Cornerstone Report from Washington

Vol. 10, No. 2 – March 22, 2012


REE Hearing Held by House Agriculture Appropriations Subcommittee

Yesterday, the House Agriculture Appropriations Subcommittee held its annual hearing on the President’s Budget Request for the Research, Education, and Economics (REE) mission area of the U.S. Department of Agriculture. REE Under Secretary Catherine Woteki and her agency heads (including NIFA Acting Director Chavonda Jacobs-Young) were witnesses. Subcommittee members present were Jack Kingston (R-GA), Jo Ann Emerson (R-MO), Cynthia Lummis (R-WY), Alan Nunnelee (R-MS), Sam Farr (D-CA), and Sanford Bishop (DGA). We would call your attention to a few matters that came up during the question and answer period:


Ranking Democrat Farr was particularly interested in the proposal to consolidate several existing crop pest management programs into a single “Crop Protection” program. Noting that he had already heard from several interested parties expressing concern that the IR-4 (Interregional Research Project #4 Minor Crop Pest Management Program) mission “would be lost.” Woteki replied that they had also met with a representative group recently and that “we clearly understand the importance of IR-4 for specialty crops.”


Woteki also said that the proposal was put forward in response to congressional directives and a desire to provide “more efficient management” of NIFA’s crop protection efforts. Jacobs-Young noted that the agency was embarking upon a “a consultative process beginning next week in Memphis.” Both committed to “work with stakeholders and members of Congress to make sure that everyone’s concerns are addressed.”


Other members, including Reps. Lummis, Nunnelee, Bishop, and Emerson asked questions about various NIFA programs and activities. Lummis wanted to know why only 30 percent of funds appropriated for the Agriculture and Food Research Initiative (AFRI) goes to “foundational programs like animal health.” Woteki said that “balance of the AFRI portfolio is something we discussed with agency and broader community and because of complaints, we made the decision to increase it to the current 30 percent.”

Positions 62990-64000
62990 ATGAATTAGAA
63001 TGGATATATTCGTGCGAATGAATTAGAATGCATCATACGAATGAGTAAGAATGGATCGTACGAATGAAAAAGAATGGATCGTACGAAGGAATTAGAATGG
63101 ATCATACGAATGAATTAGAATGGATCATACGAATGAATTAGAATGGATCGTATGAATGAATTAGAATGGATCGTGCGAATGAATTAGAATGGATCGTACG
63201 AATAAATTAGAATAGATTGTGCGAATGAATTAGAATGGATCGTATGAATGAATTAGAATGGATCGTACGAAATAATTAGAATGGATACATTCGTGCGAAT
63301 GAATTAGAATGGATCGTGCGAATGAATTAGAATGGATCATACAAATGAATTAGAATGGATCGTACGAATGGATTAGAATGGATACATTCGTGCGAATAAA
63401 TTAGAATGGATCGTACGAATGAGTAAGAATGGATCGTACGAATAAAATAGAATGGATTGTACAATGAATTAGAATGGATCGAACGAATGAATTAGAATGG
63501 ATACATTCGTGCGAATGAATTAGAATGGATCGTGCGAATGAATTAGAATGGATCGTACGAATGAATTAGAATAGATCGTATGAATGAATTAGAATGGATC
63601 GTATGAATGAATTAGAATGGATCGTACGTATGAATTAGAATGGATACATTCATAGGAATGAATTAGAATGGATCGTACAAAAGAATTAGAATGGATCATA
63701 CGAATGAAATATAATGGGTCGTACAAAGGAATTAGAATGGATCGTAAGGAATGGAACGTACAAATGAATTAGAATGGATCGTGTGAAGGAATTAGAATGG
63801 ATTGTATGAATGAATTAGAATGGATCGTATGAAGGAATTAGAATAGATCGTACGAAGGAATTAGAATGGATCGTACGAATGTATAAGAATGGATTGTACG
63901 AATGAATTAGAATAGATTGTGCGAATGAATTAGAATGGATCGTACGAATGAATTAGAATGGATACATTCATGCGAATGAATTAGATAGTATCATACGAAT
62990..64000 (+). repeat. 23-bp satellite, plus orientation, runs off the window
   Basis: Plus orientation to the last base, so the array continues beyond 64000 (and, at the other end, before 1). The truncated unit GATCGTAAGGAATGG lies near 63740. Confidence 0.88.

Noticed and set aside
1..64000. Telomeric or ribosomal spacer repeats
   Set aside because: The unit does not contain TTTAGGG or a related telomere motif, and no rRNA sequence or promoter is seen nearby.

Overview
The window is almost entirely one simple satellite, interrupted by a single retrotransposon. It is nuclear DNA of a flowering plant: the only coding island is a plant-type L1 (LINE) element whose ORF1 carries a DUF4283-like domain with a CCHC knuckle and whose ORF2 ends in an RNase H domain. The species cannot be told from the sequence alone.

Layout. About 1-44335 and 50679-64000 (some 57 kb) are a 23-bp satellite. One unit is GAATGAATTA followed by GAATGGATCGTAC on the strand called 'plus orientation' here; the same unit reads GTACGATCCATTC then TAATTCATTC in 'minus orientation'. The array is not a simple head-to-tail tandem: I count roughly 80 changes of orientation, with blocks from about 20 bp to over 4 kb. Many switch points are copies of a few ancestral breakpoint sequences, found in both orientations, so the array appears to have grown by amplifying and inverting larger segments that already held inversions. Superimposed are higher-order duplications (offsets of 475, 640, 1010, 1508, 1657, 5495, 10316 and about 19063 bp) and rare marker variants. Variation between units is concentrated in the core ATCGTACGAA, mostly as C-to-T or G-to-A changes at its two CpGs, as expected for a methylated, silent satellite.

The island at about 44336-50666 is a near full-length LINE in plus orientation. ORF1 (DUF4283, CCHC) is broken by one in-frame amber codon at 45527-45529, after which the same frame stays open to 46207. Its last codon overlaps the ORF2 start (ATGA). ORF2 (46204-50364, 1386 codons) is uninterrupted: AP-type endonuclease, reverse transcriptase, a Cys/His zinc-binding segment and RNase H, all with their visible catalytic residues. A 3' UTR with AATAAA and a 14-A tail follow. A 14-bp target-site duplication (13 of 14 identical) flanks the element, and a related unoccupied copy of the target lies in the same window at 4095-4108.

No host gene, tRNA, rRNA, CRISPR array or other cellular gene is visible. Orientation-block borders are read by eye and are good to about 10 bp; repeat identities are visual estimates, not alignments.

Nunnelee asked that if the REE agencies were going to have to “make do with less,” shouldn’t any budget reductions come first from USDA overhead?” Woteki responded that they were in fact focusing first on administrative savings noting that the travel budget had been cut by 20 percent and that 500 REE mission area employees had taken advantage of early retirement opportunities. Nunnelee asked in follow-up: “Even after those administrative cuts, you may have to cut research. How do you decide what else to cut?” Woteki replied that they’d consult closely with various REE stakeholders and try to use the REE Action Plan for guidance.


Farr asked: “If the Specialty Crop Research Initiative (SCRI) is going away, why aren’t you making specialty crops a greater part of AFRI?” Woteki stated that “SCRI has been funded out of mandatory funds” and the program “has been very productive... Perhaps the Farm Bill reauthorization may provide an extension of mandatory funding. If not, we’ll consider it within AFRI.”


Bishop asked questions about AFRI and the NIFA programs the benefit the 1890 land-grant institutions. He specifically wanted to know what steps NIFA was taking to improve the “success rate” of grant applications from 1890 institutions. Jacobs-Young noted that the agency “has strong 1890s relationships, and we’re in constant discussion about how to improve 1890s competitiveness.”


The Cornerstone Team